Originally created 11/09/99

USC losses extend to recruiting



Were it up to the hometown folks, the choice would be simple for Michael Boulware. He'd stay home and go to his hometown school.

"Everybody is always telling me to go to South Carolina," said Boulware, a self-proclaimed Gamecocks fan.

But Boulware, considered by some the top high school prospect in South Carolina, won't consult a public-opinion poll for this decision. As the linebacker from Columbia's Spring Valley High rattles off the list of schools he's thinking of attending -- Florida State, Tennessee, Georgia Tech, Clemson -- his hometown Gamecocks are conspicuously absent.

Nothing against South Carolina, Boulware says. He just doesn't want to play for a loser.

"I want to play for a winning team," said Boulware, younger brother of former Florida State and current Baltimore Ravens star Peter Boulware. "I feel that if it's a winning team, that means I'm playing with the best athletes."

And therein lies the challenge for the coaching staff at South Carolina, a program mired in an 0-9 rut this season and loser of its past 19 games, the longest current drought in major college football. Reversing the fortunes of a tattered program means making a tough sale when the recruiting season begins in earnest at season's end.

"I THINK THERE

will be people who say, `Hey, you aren't winning, I'm going to go over here,"' said Gamecocks coach Lou Holtz, whose team plays host to Florida on Saturday at 12:30 p.m. "I think that happens, I definitely do."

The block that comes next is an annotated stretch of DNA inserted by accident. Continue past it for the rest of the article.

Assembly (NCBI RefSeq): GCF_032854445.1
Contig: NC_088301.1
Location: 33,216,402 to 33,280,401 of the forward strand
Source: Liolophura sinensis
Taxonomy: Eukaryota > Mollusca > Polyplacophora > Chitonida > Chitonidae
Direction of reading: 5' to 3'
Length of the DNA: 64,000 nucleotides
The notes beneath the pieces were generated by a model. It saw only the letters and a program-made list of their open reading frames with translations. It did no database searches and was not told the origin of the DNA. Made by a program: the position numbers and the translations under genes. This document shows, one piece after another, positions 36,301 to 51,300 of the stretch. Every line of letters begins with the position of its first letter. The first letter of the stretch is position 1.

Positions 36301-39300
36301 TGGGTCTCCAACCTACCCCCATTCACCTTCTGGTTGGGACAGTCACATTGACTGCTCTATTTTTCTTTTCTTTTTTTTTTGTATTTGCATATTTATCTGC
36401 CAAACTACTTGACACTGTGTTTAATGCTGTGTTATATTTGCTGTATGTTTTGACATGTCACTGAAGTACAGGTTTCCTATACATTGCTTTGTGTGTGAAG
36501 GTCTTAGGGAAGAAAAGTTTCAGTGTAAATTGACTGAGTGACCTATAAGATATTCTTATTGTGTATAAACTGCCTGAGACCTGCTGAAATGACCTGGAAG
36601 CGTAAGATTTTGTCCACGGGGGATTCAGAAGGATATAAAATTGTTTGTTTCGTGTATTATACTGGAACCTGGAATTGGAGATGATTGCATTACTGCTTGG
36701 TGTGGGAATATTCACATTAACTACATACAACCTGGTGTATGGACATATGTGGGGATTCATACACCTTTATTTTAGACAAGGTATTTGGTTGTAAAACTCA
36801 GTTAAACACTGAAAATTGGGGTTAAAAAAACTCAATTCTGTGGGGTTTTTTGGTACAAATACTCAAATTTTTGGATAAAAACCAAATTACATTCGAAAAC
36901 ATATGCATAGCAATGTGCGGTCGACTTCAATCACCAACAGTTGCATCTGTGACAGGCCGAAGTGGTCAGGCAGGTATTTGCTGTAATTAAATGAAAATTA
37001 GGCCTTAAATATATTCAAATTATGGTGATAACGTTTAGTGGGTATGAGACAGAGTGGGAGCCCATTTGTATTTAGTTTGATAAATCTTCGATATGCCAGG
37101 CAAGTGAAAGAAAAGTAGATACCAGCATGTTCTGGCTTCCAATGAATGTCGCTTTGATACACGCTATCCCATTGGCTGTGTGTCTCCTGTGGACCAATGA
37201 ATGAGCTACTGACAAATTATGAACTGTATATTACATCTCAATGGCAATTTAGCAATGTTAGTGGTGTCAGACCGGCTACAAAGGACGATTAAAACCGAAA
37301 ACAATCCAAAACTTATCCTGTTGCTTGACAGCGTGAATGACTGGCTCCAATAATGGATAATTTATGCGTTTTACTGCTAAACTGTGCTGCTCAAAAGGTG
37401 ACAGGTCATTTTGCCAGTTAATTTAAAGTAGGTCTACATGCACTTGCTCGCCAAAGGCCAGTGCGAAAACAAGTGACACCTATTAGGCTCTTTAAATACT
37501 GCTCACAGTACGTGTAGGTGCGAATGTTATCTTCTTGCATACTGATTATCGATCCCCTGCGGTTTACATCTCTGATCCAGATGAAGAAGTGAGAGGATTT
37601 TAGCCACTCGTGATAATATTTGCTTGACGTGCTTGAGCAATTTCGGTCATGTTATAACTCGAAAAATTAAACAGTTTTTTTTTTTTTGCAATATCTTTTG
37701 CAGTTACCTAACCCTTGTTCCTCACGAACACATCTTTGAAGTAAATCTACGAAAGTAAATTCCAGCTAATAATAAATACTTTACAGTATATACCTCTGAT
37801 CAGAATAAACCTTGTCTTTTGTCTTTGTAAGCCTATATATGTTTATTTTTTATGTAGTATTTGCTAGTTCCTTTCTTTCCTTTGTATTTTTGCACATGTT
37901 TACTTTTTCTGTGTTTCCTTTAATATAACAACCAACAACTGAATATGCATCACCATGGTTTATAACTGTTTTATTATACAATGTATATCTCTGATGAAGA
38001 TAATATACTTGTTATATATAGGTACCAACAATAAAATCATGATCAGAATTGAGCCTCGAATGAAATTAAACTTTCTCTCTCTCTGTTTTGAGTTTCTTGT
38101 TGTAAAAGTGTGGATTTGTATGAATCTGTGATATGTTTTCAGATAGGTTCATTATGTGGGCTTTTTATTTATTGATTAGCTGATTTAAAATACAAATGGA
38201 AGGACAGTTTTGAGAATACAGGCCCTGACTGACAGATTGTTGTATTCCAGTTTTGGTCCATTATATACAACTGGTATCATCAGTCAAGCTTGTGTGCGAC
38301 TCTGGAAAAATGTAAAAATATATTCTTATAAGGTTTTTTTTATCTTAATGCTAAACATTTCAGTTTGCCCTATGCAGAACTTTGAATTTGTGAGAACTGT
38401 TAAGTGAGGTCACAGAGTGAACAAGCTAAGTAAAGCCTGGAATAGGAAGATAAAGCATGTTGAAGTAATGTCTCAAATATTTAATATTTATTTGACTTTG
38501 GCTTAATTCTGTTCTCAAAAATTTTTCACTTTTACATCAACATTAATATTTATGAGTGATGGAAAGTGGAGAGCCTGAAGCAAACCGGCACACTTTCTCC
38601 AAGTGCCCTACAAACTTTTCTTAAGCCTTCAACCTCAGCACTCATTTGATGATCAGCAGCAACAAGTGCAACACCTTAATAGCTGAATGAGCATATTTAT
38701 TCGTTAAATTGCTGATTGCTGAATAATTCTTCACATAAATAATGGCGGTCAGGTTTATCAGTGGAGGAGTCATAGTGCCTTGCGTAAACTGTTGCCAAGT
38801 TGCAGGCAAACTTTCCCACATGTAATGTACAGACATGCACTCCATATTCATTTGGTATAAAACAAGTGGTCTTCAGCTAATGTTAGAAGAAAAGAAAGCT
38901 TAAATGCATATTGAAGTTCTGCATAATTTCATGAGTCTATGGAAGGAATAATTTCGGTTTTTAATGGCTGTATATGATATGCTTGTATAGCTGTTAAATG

And it isn't as though it would be anything new for South Carolina, which has traditionally seen the best players in the Palmetto State cherry-picked by stronger schools with more tradition.

But while the past has seen Gamecocks coaches preach hope after five-, six- or seven-win seasons, the wretched fortunes of the past two years should make the job more daunting for Holtz and his staff. South Carolina went 1-10 in 1998, its worst season ever, and is clearly capable of losing its remaining two games this season and finishing 0-11.

That's one win and 21 losses in two seasons. Not the kind of record a blue-chipper wants to see. But neither is it an excuse, Holtz said.

"To think you're going to have a bad year recruiting because you're not winning is wrong," he said. "The same as to think you're going to have a good year recruiting because you've won is wrong."

ATTRACTING TALENT

to downtrodden programs might be difficult, but it isn't impossible. Just ask one of Holtz's former pupils, Barry Alvarez.

Nine years ago, Alvarez was in the throes of a 1-10 season in his first year at Wisconsin, a school with little previous tradition in the Big Ten Conference.

He inherited a program that had lost more than 30 straight conference games and had a combined record of 6-27 the previous three seasons. Sound familiar? The Gamecocks are 6-25 the past three years.

"We tried to sell what we had," said Alvarez, who coached under Holtz at Notre Dame from 1987-89. "We tried to stay upbeat, and we had a plan for success that we would work very hard to recruit."